- Intel Accelerates Shift From PCs with the Altera acquisition.
- Altera is just the beginning of a series of acquisitions for Intel.
- Internet of Things will be the next growth driver for Intel stock.
For over a generation Intel (NASDAQ:INTC) was a builder of technology. It built factories, it built chip designs. The only things it bought was the equipment to make the designs in those factories.
Now, with the acquisition of Altera, Intel has signaled that it has taken a new direction.
Under CEO Brian Krzanich, Intel is going to become a buyer. Instead of using its fabrication plant to drive chip designs, it is going to be buying chip designs to fill its fabrication plants.
The new strategy is the company’s latest effort to deal with Moore’s Second Law.
Everyone is familiar with Moore’s Law, a prediction made by former CEO Gordon Moore for a magazine article over 50 years ago. Chip complexity can double every year or two, meaning its cost efficiency can double, meaning exponential growth in values is possible, without raising costs. Moore’s Law is the primary economic driver of our time.
But there’s a corollary, written into the same article, which is that as the chip complexity increases, the cost of the equipment needed to make that chip also increases, in direct proportion. A chip fabrication plant now costs so many billions of dollars to build and maintain that Intel is one of only four companies left that manufactures microprocessors. Most chip companies are “fab-less,” design houses that farm out production and seek to play the remaining manufacturers off against one another.
Altera was one of those fabless companies. It designs FPGAs -- Field Programmable Gate Arrays. It’s one of the big new trends in chip design, and a big key to the Internet of Things. The chip isn’t just waiting for software, it contains software, and the software it contains defines its function. Intel will pair Altera’s FGPAs with its Xeon microprocessors to create complete, highly-complex products, like security systems in data centers, or processing systems in airplanes. The FGPAs will hold these computers’ software, the Xeon processor will handle its computing, so all that’s left are storage, networking and interfaces.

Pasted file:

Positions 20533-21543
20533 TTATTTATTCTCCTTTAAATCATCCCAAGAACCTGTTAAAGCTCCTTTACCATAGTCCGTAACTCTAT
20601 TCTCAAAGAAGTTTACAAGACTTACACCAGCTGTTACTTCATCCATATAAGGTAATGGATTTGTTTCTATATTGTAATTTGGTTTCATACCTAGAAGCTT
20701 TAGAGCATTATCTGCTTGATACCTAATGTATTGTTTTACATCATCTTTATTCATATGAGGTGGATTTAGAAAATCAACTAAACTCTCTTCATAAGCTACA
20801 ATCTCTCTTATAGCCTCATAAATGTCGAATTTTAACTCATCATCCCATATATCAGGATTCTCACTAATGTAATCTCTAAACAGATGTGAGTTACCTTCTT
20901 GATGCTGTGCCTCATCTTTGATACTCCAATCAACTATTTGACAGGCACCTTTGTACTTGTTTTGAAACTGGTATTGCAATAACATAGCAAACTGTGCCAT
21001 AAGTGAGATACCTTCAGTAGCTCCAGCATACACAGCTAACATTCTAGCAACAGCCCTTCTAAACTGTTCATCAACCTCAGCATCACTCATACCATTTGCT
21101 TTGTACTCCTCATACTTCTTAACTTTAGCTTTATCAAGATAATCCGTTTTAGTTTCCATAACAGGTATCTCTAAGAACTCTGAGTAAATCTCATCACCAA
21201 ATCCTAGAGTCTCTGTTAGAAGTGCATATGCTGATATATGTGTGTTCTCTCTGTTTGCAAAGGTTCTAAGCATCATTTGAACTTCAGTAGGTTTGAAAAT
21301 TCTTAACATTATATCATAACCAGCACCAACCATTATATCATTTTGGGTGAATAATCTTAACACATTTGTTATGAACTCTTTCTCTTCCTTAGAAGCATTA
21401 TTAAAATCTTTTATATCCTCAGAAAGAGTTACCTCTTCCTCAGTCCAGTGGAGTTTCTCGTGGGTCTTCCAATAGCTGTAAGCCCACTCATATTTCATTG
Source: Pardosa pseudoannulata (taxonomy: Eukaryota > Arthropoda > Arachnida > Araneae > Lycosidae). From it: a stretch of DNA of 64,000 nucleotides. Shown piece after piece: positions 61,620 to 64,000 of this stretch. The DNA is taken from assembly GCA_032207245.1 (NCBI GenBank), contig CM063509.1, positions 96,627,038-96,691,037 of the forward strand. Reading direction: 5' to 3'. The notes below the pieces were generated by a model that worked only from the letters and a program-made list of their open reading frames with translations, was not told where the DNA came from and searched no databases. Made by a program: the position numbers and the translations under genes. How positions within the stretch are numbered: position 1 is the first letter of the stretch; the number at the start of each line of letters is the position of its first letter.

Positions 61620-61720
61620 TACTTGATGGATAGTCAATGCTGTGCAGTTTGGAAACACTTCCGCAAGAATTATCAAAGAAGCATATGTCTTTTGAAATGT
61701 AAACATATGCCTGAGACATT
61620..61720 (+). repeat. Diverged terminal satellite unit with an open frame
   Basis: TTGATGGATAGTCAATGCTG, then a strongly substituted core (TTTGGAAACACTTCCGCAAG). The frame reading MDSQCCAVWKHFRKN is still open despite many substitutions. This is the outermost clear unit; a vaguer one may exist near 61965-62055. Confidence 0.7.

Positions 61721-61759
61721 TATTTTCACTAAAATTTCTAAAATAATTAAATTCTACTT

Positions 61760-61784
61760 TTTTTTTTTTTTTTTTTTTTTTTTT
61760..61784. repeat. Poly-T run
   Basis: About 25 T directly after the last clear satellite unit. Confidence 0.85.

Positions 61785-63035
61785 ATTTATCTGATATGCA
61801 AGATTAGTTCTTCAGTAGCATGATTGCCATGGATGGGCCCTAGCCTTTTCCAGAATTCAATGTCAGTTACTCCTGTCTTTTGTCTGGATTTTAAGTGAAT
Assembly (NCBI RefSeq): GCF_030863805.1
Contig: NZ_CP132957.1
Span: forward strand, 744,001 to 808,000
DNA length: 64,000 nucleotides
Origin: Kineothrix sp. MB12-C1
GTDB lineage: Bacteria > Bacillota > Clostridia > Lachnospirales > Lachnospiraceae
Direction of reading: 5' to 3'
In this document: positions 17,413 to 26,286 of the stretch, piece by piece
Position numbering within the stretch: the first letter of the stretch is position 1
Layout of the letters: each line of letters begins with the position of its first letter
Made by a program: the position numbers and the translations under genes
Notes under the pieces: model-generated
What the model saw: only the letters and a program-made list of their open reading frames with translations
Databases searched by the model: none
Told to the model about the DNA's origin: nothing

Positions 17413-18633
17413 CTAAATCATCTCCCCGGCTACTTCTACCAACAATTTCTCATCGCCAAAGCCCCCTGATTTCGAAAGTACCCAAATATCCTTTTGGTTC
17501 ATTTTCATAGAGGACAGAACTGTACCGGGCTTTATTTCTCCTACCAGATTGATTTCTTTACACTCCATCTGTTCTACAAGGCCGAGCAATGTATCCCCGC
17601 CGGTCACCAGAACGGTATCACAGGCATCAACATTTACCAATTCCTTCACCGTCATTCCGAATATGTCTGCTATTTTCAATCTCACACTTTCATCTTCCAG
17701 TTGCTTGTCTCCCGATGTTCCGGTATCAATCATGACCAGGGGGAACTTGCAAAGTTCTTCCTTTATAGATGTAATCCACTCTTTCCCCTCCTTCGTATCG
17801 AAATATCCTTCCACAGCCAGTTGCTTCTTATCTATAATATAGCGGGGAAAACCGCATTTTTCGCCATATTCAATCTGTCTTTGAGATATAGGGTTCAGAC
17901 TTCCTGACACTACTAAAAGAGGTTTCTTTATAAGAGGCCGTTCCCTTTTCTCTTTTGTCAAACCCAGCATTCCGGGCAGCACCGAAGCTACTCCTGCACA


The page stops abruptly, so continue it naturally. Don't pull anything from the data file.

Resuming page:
But that’s not the big story here. The big story is that Intel is now on the hunt for other, similar acquisitions. With PC business on a decline, the future for Intel is its data centers and Internet of Things which will play a crucial role in Intel's growth. Even though IoT contributes a small 5% of the company's overall business, this contribution is expected to grow. The logic being that the data which is stored, processed, and analyzed in data centers is only going to grow in the future, and Intel dominates the market here. You can expect it to buy its way into other markets as well, like mobile.
All this will place strain on Intel’s once-pristine balance sheet. Intel is going to become less a technology company and more a mergers-and-acquisitions story going forward. The most important events of its year won’t be its developer conferences or trade shows showing off products with Intel inside, but press releases where it announces new acquisitions like Altera, and details those costs.
It can work, but Intel’s roadmap needs to identify the right targets, it has to acquire those targets while they remain relatively small, and it is a lot less straightforward than building a fab. For Intel, this is an entirely new business model, and investors need to evaluate Intel stock with that in mind. Results will become choppier, risks will grow, and the world’s greatest hardware company is going to look a lot more like a software company, more like Oracle (NYSE:ORCL) was a decade ago.